By Lyda Whiting



Written and Illustrated
by Janan Cain

Roonie B. Moonie is a young bee with a great sense of adventure. He wants to be a great explorer like his hero, Christopher Columblebee. But one day, he wanders into a new place that turns out to be scary and dark. Suddenly he’s surrounded by big strangers, and Roonie has to fly away fast.

But now he’s lost and alone in an unfamiliar place. A suspicious bird tells him to come with her, but Roonie listens to his feelings and refuses. When she keeps trying, Roonie runs and hides until she goes away. But now, how can Roonie get home?

By remembering his mother’s advice, and trusting his instincts, Roonie does get home safely. His mother is proud of him for staying calm and remembering the safety rules she had spent so much time teaching him.

This action-packed book can help children face one of their biggest fears. They will learn along with Roonie the importance of following safety rules and staying calm. While enjoying Roonie’s adventures, children will also learn tools to help keep them safe.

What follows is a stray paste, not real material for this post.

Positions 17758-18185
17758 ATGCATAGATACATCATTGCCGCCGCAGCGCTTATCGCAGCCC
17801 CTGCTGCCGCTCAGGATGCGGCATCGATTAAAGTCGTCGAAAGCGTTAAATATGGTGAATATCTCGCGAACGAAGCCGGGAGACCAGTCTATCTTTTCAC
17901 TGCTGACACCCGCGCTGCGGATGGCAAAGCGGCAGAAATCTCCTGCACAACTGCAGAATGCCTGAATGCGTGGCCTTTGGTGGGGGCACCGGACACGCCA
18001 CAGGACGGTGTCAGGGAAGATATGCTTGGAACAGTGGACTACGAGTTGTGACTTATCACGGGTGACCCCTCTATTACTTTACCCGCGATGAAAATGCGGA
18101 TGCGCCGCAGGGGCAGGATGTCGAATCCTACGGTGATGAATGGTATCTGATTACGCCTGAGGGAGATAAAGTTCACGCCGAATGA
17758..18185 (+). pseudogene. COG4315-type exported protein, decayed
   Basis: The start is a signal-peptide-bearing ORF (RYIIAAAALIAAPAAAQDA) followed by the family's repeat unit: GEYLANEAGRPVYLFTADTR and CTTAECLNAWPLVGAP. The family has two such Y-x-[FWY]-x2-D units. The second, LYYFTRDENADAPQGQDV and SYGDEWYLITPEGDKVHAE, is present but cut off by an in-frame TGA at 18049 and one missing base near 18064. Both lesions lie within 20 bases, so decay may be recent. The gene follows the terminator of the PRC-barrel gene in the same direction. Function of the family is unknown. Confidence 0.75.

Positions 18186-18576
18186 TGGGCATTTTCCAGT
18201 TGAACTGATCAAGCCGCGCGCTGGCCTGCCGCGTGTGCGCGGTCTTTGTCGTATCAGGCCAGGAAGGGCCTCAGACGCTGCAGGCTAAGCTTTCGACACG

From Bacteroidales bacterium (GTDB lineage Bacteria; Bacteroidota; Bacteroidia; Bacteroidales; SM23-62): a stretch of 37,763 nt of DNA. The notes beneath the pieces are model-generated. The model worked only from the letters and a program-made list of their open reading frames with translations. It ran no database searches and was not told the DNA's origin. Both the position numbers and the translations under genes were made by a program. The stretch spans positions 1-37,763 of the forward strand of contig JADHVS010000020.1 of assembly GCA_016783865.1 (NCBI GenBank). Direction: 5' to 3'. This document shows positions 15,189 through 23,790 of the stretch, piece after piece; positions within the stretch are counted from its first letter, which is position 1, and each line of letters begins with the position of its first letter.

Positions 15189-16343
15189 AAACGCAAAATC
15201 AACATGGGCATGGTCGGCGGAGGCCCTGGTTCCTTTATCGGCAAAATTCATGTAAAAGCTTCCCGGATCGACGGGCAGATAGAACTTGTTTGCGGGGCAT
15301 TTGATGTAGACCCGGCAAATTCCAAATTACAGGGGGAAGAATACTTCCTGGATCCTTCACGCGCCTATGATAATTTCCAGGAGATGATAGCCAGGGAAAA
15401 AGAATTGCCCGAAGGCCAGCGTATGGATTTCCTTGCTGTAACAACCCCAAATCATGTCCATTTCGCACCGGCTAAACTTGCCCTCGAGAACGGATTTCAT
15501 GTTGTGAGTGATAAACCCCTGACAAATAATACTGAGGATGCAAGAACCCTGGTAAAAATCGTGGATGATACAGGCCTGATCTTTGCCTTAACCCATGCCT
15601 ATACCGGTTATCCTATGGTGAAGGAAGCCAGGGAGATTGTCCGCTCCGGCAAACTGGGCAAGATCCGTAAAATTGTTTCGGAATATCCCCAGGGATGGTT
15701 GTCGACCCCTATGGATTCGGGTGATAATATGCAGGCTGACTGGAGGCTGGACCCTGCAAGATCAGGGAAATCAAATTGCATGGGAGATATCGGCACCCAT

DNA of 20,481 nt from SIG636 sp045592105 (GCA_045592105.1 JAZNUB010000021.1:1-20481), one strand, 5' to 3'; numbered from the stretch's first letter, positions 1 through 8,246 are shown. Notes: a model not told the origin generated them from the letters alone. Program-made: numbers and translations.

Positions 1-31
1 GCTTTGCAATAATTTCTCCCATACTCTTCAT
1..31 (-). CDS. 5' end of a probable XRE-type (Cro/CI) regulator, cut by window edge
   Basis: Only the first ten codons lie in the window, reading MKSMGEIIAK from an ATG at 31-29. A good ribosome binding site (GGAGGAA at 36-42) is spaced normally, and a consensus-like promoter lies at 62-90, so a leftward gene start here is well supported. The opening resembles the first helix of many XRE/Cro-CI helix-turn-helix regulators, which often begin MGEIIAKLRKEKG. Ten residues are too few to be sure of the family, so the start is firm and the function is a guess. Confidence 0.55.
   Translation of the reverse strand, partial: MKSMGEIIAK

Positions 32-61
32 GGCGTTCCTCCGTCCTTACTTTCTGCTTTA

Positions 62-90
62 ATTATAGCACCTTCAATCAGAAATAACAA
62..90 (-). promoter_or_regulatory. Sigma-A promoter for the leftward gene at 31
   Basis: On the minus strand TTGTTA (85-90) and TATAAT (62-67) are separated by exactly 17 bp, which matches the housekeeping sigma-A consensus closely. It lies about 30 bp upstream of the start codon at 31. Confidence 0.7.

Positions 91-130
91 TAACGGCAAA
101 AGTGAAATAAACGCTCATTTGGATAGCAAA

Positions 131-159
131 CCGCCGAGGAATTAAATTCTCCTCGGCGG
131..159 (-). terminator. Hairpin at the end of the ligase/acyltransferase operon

The bright and unique illustrations, created with oil paints on charcoal paper, bring the story to glowing life. This book has been named a finalist for the 2008 ForeWord Magazine children’s Book of the Year award. The author’s first children’s book, “The Way I Feel,” is a best seller.

Recommended for children, ages 4 to 8.

Published by Illumination Arts Publishing, this book is available at your local bookstore or

Written by Brian D. McClure,
Illustrated by Buddy Plumlee

Imagine going to bed in your room, with everything the way you expect it to be. But when you wake up in the morning — everything is upside down! The moon is still out, because day is night. The furniture is on the ceiling, and so is the cat. The ceiling light is on the floor, and the carpet is on the ceiling.

And now your book is talking to you. And so is your cat. What is happening? Why isn’t everything the way it is supposed to be?